State

Nagaland receives first batch of COVID vaccine

Nagaland receives first batch of COVID vaccine
Correspondent/Staff Reporter KOHIMA/DIMAPUR JAN 14 (NPN) | Publish Date: 1/14/2021 12:25:40 PM IST

Nagaland is all geared up to roll out COVID vaccine on January 16 as the first consignment of Covishield reached Dimapur by an Indigo flight from New Delhi Thursday.

The vaccine was flagged off to the districts by Health & Family Welfare (H&FW) principal secretary Amardeep Singh Bhatia at a brief ceremony at the H&FW directorate here later in the evening.

On the occasion, Bhatia disclosed that 26,500 doses of the Covishield manufactured by Serum Institute of India, in collaboration with Oxford-Astrazeneca, reached the State and was being dispatched to all districts, adding that the vaccine would be administered to over 12,000 healthcare workers after its formal launch on January 16.

He said the entire vaccination process would be closely monitored in order to ensure that there was very little wastage of the vaccine and in full accordance with the guidelines issued by the Centre.

He later demonstrated the level of safety measures followed in packaging the vaccines to preserve it and continue the cold chain while storing and transporting.

As per the schedule, after Prime Minister Narendra Modi officially launches the vaccine on January 16, Nagaland, along with rest of the country, will follow suit and roll out the vaccine at government hospitals across the State.

In the first phase, the vaccine will be administered to healthcare workers, while the vaccine will be given to frontline workers in the second phase. The third phase will make the vaccine available to those aged 50 and above and the fourth phase will include people below 50 years of age and above 18 years who have co-morbid conditions, including diabetes, cardiovascular illness, cancer, infectious diseases, and dementia.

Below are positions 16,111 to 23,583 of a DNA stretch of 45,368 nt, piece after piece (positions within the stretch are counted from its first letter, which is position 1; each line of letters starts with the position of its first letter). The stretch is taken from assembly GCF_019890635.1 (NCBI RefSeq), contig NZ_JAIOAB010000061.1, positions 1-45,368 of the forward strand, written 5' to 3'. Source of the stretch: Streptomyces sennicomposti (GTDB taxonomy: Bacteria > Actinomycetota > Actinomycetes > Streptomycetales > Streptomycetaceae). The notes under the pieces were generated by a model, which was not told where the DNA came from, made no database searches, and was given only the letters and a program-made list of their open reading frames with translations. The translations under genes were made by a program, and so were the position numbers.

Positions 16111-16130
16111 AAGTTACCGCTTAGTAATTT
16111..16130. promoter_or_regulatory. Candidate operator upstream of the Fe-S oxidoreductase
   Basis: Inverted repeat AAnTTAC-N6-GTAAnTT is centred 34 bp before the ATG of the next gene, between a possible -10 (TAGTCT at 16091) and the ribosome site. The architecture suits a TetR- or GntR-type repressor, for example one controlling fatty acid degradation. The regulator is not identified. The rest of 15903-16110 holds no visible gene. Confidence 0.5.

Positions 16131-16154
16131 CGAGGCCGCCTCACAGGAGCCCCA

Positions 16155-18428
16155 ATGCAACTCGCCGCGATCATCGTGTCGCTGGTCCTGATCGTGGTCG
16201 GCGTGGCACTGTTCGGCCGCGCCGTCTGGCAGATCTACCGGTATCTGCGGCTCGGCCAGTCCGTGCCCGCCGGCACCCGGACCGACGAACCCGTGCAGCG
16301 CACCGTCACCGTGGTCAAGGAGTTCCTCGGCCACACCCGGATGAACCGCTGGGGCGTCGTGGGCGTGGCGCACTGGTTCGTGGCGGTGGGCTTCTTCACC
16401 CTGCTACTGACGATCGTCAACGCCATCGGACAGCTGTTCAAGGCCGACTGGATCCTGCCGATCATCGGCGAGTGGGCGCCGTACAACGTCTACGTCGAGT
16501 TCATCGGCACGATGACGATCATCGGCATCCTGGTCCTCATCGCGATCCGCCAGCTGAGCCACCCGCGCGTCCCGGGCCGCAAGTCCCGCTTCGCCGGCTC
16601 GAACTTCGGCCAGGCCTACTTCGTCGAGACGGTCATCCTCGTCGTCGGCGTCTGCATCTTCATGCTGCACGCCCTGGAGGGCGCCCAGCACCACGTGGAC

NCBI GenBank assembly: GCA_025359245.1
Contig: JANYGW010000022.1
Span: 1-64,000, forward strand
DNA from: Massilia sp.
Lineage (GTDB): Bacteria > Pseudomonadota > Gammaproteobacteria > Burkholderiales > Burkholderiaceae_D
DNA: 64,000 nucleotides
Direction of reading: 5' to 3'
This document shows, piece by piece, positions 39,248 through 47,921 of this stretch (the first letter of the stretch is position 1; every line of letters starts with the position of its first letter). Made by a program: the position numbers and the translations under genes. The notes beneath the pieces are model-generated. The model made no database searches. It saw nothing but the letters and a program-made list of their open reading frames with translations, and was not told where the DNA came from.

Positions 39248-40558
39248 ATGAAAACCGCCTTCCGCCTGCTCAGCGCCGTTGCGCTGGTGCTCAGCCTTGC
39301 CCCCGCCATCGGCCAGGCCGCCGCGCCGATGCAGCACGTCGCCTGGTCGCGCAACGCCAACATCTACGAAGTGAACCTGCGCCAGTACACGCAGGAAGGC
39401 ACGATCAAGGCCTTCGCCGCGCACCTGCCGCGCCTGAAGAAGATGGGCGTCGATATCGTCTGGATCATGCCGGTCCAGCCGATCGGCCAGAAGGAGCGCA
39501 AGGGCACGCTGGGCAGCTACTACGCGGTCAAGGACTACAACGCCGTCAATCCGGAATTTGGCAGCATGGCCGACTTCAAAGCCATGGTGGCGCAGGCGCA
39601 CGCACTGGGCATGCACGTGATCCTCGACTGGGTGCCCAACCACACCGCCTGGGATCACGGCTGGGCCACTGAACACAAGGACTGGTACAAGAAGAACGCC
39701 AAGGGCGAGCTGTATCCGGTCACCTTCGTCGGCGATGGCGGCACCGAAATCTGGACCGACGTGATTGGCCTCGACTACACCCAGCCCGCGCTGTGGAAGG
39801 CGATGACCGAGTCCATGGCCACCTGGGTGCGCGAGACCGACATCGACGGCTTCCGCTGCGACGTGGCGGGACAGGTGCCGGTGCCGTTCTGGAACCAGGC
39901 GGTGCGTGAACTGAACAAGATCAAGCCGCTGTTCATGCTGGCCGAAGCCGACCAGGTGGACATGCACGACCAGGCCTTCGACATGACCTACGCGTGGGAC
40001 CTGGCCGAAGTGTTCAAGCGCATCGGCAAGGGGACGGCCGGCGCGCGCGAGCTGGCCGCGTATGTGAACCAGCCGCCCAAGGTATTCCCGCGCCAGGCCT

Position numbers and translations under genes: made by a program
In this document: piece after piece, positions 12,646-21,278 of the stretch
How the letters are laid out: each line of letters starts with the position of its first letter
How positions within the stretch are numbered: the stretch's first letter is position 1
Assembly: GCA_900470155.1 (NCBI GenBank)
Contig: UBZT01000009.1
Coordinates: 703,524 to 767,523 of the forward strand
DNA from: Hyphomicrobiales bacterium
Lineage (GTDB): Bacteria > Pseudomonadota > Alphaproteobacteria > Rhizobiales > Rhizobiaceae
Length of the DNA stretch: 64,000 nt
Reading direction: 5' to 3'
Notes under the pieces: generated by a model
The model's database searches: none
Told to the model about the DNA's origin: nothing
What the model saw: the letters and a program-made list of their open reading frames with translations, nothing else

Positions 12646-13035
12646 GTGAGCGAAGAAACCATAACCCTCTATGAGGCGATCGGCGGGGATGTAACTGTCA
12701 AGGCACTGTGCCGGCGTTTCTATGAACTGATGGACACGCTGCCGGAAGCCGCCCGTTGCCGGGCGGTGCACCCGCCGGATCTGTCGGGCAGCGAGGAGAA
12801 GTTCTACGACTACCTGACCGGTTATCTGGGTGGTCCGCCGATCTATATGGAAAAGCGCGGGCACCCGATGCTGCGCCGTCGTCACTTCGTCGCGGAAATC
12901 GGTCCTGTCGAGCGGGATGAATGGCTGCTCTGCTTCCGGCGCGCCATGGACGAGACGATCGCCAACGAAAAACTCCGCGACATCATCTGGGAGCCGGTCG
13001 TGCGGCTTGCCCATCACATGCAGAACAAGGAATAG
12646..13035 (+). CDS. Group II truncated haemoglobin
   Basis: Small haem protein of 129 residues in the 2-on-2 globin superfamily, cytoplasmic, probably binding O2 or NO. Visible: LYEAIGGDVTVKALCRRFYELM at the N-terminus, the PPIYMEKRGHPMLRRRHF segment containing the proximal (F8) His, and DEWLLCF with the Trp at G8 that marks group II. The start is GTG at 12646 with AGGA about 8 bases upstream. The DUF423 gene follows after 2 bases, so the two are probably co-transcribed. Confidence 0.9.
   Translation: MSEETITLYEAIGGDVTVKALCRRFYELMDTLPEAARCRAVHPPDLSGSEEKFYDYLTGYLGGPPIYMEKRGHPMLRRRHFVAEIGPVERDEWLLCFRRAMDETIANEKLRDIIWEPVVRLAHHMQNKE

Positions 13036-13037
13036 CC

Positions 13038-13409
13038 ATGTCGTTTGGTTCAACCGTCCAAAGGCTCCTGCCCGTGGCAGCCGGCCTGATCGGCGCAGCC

The vaccine will not be given to people below 18 years of age since it was yet to be tested on them.

Meanwhile, during a media sensitisation workshop on the vaccine held at Hotel Vivor, Kohima Thursday afternoon, H&FW principal director V. Suokhrie allayed various apprehensions doing the rounds in regard to the vaccine.

He said the vaccine was totally safe as it had passed all the pre-clinical and clinical stages as was done in any other vaccine development, and that the safety and efficacy of the vaccine was given utmost importance.

Regarding its transportation, Suokhrie said that the department was adequately prepared to safely transfer the vaccine that required storing at 2 to 8 degree Celsius. He said 1,206 sites across the State had been identified for administering the vaccine for the first two phases and around 50,000 beneficiaries were expected to be vaccinated.

Suokhrie admitted that, as witnessed in other vaccination drives like polio or hepatitis, there could be a mild fever or slight swelling. However, he assured that these were considered normal and should not be misconstrued otherwise.

“The vaccine is finally here, but all COVID-19 Appropriate Behaviours (CAB) put into place so far has to be properly maintained until 70% of the population has been vaccinated and herd immunity is developed, which is as important as getting vaccinated,” he stressed.